I’m planning out my season, and I noticed that I SSB HV has the highest TSS of any of the plans in build or specialty. Any reason why? I know that TSS isn’t the end of all measuring tools, but if my TSS is supposed to grow as the season goes on, how can I accomplish that with TR? Just repeat SSB and mix in some other workouts that help me specialize?
TSS doesnt need to grow as the season goes on get faster/stronger.
You need progressive overload on a particular energy system to get faster/stronger, which has variable rates of recovery/stimulation depending on which system.
Sweetspot work can be at a higher volume relative to threshold and VO2Max without causing too much strain that you can’t recover from it, hence why SSBHV has the highest TSS for it’s phase.
I guess it’s the old all tss isn’t created equal. 600tss of sweet spot is going to be a lot easier to churn out day to day and recover from than 600 tss of vo2 max Etc. I imagine if you compare intensity it will be very different. No expert though just how I see it.
common question, and @stevemz explained it. If you want more color commentary from the TR crew, checkout this blog post:
TSS and training stress are not the same thing. You want a progressive increase in your training stress appropriate to your specific race and goals, but that doesn’t always mean increasing TSS week over week. As others said, “not all TSS is created equal.” Sweet Spot Base has a relatively high IF and NP over longer durations in order to push your aerobic engine. Sprint and VO2 max workouts have lower overall IF and NP because they spend short intervals at very high power and longer times recovering because that’s what your body needs. Many/most people wouldn’t tell you that a sweet spot workout is harder than a VO2Max workout even though the TSS for the sweet spot workout may well be higher. Different adaptations due to different energy systems and muscular recruitment.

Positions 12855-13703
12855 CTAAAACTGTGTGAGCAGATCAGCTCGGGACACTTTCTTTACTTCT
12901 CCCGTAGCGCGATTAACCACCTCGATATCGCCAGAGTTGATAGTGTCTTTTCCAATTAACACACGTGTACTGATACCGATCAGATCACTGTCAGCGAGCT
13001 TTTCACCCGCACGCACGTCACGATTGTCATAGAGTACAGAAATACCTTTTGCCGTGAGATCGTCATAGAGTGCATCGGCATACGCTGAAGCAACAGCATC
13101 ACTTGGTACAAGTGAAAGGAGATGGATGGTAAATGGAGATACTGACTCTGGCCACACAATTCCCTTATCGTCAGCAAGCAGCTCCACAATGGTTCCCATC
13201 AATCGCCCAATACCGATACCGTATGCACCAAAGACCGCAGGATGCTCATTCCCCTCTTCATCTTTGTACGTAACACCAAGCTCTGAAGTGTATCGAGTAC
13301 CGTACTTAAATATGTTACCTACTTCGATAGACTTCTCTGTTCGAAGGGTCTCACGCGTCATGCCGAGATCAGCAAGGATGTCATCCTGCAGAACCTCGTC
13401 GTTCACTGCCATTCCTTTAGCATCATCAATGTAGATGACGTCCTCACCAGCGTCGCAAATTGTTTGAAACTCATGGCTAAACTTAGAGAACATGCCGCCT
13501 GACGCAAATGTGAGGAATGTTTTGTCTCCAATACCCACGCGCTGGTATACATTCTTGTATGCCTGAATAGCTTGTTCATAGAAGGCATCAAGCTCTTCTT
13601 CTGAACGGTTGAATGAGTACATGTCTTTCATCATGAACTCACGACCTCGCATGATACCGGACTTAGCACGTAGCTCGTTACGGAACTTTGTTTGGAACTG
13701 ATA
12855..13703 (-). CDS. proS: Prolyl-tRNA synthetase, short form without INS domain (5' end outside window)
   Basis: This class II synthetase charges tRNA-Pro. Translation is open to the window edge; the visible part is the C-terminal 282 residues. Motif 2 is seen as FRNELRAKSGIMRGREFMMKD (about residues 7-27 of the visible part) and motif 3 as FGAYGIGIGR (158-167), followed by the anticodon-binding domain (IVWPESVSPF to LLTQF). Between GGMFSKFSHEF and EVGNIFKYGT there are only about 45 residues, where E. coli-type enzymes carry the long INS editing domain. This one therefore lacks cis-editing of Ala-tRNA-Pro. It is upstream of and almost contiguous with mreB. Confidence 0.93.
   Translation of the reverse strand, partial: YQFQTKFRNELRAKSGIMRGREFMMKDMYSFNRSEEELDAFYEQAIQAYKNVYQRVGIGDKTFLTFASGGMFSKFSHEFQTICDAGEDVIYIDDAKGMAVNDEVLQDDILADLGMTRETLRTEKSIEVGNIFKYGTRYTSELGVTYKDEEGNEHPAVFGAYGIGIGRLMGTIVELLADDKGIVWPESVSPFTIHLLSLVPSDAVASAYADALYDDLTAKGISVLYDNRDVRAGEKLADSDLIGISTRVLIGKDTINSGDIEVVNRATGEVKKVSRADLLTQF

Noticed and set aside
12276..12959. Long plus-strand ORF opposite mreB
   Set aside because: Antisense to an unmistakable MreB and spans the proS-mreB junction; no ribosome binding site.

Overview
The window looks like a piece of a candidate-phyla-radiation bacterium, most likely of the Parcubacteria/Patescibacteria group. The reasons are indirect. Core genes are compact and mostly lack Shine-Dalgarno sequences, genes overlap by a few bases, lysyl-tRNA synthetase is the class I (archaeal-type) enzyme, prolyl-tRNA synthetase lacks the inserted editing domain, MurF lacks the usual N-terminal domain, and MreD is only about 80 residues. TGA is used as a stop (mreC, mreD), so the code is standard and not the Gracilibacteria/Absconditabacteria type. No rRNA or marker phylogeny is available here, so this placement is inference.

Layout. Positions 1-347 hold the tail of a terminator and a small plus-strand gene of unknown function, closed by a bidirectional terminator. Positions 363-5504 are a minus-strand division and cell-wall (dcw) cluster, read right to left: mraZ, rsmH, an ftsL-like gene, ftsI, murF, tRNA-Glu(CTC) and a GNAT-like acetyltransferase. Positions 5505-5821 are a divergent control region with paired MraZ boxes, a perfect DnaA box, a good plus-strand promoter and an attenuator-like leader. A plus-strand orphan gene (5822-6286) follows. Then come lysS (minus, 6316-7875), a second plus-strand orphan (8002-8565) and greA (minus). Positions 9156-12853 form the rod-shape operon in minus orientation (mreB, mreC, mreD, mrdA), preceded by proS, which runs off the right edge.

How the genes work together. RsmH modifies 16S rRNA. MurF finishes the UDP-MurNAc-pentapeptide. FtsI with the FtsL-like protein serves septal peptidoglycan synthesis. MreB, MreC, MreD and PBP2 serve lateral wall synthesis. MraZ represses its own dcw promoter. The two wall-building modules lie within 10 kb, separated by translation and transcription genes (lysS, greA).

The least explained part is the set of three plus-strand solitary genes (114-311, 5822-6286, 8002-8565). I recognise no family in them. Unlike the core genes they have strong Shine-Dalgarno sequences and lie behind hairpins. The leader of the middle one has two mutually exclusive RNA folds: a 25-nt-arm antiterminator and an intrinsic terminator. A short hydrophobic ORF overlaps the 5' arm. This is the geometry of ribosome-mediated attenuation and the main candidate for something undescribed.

exactly what I was looking for. Thank you!
I entered TR with a base much higher than the SSB plans demand (CTL low 90s) and chose SSB MV1 over HV1. In evaluating my goals, the quality of the MV plan is substantially higher than the HV plan. So to maintain my fitness level in addition to achieving the goals of SSB MV1, I substitute most workouts with +1, +2, etc. As I am now finishing MV1 and have reviewed SSB MVII vs HVII, it is clear that I will do exactly the same. So while I agree with all of the comments regarding not all TSS are created equal, there are ways to adjust/select the variations of the workouts available both to achieve the quality you want and the stress volume you can handle.